Breaking the Code Of New York’s Gangs

One of the mysteries of Gangs of New York concerns the moniker of the Dead Rabbits-the mythic, supposedly ultraviolent 1850’s Irish gang that plays a central role in both Martin Scorsese’s $70 million epic and the 1927 book by Herbert Asbury on which it is based. Historian Tyler Anbinder, in his book The Five Points , claims “that the origin of the term is uncertain.”

On the other hand, Asbury-whom Professor Anbinder calls “a usually careful if somewhat dramatic chronicler of old New York”-asserts authoritatively that the name came about after a gang member “threw a dead rabbit into the center of the room. One of the factions accepted it as an omen … and called themselves Dead Rabbits.”

I always thought this story was phony. If some fool had thrown a dead rabbit into a roomful of Five Points Irish immigrants in 1850, they would have skinned it, cooked it and fed it to the family in a stew.

So what is the source of the Dead Rabbits?

At the end of Asbury’s book is a list of several hundred words and phrases called “The Slang of the Early Gangsters,” which was excerpted from an encyclopedic underworld dictionary compiled by a onetime New York City police chief and warden of the Tombs Prison, George W. Matsell.

In Matsell’s dictionary, the word rabbit is “a rowdy,” and a dead rabbit is “a very athletic, rowdy fellow.” Rabbit suckers are defined as “young spendthrifts.” A slew of other slang terms in Matsell’s dictionary jump out at you from the soundtrack of Mr. Scorsese’s film: ballum rancum for a wild party, crusher for a cop, mort for a woman and lay for one’s criminal leaning or occupation.

These ancient terms are the secret language of the Irish crossroads. They are the beginnings of an Irish-American dictionary concealed within a centuries-old camouflage of English phonetics and spelling, finally reclaimed and reracinated into the American-Gaelic tongue.

In an Irish-English dictionary published in Dublin in 1992, the Irish word ráibéad is defined as a “big, hulking person.” It is that word, ráibéad -along with the slang intensifier dead , meaning “very”-that provides the simple solution to the 150-year-old mystery of the moniker “Dead Rabbit.”

A “rabbit sucker” is a ráibéad sách úr , which in Irish means “a fresh, well-fed, big fellow.” In the streets of New York, that phrase meant “fat cats”-a couple of swells on a spree in the Five Points, ripe for the fleecing.

Like hundreds of thousands of Irish New Yorkers, my family spoke in the slang and accents of the old East River slums of Manhattan and Brooklyn. My great-grandmother, Mamie Byrnes, and her six siblings were raised five minutes from the Five Points in the 1880’s. The Irish language became a key ingredient in their conversations. Like the lost Gaelic speakers of the rural river towns of the Mississippi and the wind-swept cliffs of Canada’s eastern islands, New York’s Irish hung Irish words and phrases like brightly colored garments on a clothesline of American English syntax.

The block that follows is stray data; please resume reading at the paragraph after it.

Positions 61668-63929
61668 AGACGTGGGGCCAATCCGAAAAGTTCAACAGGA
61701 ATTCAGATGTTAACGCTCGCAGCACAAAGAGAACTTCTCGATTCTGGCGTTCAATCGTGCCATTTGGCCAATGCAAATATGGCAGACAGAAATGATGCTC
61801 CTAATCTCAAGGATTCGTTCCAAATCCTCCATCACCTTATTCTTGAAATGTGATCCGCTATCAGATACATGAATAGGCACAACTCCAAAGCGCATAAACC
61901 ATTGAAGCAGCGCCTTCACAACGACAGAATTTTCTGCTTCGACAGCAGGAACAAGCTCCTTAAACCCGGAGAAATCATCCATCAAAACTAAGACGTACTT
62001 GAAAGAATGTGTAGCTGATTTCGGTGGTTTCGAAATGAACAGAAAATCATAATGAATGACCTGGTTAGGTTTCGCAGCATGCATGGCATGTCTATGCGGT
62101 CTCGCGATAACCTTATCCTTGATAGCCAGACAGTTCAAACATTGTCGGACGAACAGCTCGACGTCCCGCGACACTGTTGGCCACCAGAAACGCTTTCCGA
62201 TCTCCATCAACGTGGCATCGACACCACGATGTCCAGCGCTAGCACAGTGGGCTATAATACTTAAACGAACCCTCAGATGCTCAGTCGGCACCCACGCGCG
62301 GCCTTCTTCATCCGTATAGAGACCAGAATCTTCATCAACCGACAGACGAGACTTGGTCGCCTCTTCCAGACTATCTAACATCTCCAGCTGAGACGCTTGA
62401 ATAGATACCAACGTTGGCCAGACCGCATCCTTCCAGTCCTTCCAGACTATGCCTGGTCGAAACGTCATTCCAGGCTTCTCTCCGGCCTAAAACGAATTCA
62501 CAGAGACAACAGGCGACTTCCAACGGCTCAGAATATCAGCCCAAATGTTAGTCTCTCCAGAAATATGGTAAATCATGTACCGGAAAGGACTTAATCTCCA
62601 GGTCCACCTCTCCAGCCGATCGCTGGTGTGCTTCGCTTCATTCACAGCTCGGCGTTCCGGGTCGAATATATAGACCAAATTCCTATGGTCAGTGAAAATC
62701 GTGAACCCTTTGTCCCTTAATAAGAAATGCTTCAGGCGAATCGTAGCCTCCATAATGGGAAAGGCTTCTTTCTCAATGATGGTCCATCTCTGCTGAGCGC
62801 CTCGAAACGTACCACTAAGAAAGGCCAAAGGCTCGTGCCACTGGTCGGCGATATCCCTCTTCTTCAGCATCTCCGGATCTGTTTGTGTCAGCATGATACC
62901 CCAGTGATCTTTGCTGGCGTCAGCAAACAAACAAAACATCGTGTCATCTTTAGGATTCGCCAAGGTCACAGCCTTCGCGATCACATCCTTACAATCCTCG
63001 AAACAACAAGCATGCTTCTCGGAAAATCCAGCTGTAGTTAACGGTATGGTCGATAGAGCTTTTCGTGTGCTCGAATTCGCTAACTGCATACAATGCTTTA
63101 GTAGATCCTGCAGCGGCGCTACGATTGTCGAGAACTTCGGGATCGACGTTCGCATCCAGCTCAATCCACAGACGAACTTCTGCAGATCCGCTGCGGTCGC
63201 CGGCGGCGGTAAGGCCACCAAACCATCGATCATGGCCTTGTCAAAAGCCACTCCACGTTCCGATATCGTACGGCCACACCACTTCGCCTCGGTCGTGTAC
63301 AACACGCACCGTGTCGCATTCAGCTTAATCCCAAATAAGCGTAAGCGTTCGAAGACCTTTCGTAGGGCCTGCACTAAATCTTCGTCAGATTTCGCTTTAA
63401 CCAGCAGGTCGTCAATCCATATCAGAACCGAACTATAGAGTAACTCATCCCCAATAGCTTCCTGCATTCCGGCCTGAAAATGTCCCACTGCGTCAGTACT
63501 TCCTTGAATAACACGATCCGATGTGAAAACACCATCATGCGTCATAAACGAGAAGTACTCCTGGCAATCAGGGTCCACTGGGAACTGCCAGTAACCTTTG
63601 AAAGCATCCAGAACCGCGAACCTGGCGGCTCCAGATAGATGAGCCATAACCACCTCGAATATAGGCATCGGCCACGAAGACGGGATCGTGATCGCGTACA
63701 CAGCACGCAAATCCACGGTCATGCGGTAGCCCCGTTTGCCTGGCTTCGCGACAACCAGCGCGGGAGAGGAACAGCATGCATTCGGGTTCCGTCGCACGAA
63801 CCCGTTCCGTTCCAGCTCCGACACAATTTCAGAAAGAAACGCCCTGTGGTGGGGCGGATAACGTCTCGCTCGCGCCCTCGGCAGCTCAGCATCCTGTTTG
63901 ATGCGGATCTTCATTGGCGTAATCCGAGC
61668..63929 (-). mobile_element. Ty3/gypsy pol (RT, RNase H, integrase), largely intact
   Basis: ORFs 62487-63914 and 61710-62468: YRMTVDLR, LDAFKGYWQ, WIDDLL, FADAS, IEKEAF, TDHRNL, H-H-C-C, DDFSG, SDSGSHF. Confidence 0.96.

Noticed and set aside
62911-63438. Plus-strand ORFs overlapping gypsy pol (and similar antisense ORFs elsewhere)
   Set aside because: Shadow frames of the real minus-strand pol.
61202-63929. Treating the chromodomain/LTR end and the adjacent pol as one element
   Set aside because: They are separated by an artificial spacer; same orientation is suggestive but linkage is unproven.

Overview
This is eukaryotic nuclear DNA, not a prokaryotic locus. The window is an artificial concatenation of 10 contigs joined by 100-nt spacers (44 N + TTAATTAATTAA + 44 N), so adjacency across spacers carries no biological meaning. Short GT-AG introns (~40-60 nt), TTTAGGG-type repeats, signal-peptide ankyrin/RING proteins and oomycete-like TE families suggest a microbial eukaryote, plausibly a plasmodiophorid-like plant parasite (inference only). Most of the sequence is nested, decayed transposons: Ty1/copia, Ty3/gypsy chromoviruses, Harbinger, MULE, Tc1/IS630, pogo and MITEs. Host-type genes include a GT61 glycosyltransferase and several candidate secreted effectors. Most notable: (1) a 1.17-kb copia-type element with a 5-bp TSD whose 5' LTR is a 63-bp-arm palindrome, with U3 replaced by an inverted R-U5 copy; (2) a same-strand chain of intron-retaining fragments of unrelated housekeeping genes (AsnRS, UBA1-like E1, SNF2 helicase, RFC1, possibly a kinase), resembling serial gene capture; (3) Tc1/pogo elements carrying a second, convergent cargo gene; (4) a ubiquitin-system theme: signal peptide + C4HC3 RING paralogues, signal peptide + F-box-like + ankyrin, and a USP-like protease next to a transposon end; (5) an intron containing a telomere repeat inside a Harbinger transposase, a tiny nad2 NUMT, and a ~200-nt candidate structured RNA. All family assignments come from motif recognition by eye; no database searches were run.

Today, there are literally thousands of Irish words, phrases and place names that have shape-shifted into American working-class and rural-backwoods culture and slang. Without knowing it, every day Americans speak Irish, the oldest written European tongue after Latin and Greek. The words, music and poetry of Ireland are as woven into the fabric of American culture as bluegrass, blues, baseball, Westerns, street slang and hip talk. Like a river driven underground by great geologic upheavals, Irish is a surviving but lost tongue in America, flowing deep beneath the language and crossroads of North America.

Below are a list of translations of some of the slang terms mentioned in the Scorsese film:

Ballum rancum: a dance where everybody is a thief or a prostitute.

Ball iomrá na gcumainn: the place everyone is talking about.

Crusher: a police officer.

Cuir siar ar (the s is pronounced “sh”): to force upon; an enforcer.

Lay: a criminal occupation.

Lé : Leaning, partiality, inclination.

Mort: old New York slang for a woman.

Mór te : fiery passion, high spirits, warm affection.

Finally, the word buckaroo comes from the Irish bocaí rua , meaning “wild playboys” or “bloody bucks.” This term traveled west, along with Billy McCarty-a.k.a. Billy the Kid-who, like Mamie Byrnes, grew up five minutes from the Five Points. He became a cowboy psychopath. She became my mother’s grandmother.

Terry Golway will return to this space next week.

Comments

  1. Teangeolaí says:

    What utter rubbish! A crusher is just that – a crusher. Cuir siar air doesn’t mean to enforce, it means to force (something) on someone. A ballum rancum is obviously a rank ball with a couple of nonsense syllables added, not ball iomrá na gcumainn (sic – it should be na gcumann, but an Irish speaker would say “An áit ar a mbíonn gach duine ag caint” anyway.) And mór te (more chay) for mort? It doesn’t sound anything like it and it’s two adjectives, not a noun. The same with sách úr, which most definitely never has and never will have the same meaning as sucker, which obviously is English and comes from the idea that someone is still a baby and easily fleeced. Cassidy was a fraud.